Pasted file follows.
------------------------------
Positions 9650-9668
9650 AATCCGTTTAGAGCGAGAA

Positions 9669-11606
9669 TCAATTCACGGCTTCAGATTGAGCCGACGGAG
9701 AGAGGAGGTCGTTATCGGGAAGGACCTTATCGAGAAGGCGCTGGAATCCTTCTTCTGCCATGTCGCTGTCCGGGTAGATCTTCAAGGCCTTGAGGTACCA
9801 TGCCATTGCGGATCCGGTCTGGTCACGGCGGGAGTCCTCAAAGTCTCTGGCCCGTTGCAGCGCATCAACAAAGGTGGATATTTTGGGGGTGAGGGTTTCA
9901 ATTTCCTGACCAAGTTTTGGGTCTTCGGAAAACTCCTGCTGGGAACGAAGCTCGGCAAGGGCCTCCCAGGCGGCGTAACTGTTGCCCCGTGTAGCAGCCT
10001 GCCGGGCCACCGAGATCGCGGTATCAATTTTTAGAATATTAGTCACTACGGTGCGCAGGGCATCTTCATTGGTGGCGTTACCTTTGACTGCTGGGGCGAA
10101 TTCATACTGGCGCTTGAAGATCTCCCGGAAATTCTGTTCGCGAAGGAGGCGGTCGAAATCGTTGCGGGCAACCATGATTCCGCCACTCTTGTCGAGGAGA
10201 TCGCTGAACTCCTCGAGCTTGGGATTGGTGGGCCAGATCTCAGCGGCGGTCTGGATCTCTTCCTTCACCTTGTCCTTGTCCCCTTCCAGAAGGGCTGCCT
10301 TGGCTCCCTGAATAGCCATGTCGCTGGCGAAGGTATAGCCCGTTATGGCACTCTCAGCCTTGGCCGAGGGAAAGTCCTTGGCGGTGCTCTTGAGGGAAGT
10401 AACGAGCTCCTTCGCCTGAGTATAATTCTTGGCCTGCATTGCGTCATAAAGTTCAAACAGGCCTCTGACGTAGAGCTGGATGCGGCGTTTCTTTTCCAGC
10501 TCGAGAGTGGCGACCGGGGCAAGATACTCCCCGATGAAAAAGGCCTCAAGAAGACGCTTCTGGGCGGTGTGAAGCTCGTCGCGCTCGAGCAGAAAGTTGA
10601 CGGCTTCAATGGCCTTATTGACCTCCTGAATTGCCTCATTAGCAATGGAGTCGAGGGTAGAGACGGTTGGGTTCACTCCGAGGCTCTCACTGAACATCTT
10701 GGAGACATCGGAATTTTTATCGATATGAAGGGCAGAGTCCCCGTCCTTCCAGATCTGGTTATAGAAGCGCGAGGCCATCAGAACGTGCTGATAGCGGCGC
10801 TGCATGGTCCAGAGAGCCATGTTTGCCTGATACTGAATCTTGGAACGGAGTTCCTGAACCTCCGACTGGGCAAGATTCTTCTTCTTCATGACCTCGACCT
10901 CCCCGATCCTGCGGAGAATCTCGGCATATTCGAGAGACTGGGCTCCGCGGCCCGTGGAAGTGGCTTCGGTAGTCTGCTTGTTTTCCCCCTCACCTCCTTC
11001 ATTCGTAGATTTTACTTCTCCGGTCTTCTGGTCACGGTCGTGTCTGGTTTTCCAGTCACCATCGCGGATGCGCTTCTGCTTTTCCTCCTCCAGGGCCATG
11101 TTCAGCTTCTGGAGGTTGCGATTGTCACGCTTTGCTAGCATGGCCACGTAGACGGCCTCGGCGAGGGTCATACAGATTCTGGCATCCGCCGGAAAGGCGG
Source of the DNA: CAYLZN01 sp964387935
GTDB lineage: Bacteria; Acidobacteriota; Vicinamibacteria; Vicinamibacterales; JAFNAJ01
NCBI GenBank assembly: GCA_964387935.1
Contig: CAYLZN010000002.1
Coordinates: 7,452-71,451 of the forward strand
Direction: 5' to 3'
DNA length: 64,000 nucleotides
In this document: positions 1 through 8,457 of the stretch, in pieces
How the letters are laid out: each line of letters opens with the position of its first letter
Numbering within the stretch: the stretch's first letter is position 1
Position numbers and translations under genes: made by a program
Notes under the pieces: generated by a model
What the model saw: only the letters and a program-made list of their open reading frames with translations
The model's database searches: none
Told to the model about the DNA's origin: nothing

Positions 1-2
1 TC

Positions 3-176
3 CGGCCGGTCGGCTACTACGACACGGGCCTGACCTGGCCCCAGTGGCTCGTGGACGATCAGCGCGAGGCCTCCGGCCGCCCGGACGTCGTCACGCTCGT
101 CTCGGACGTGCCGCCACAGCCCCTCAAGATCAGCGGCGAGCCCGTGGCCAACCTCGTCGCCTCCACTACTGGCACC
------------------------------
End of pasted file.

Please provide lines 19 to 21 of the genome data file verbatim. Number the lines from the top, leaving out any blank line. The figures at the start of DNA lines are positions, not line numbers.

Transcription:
11101 TTCAGCTTCTGGAGGTTGCGATTGTCACGCTTTGCTAGCATGGCCACGTAGACGGCCTCGGCGAGGGTCATACAGATTCTGGCATCCGCCGGAAAGGCGG
Source of the DNA: CAYLZN01 sp964387935
GTDB lineage: Bacteria; Acidobacteriota; Vicinamibacteria; Vicinamibacterales; JAFNAJ01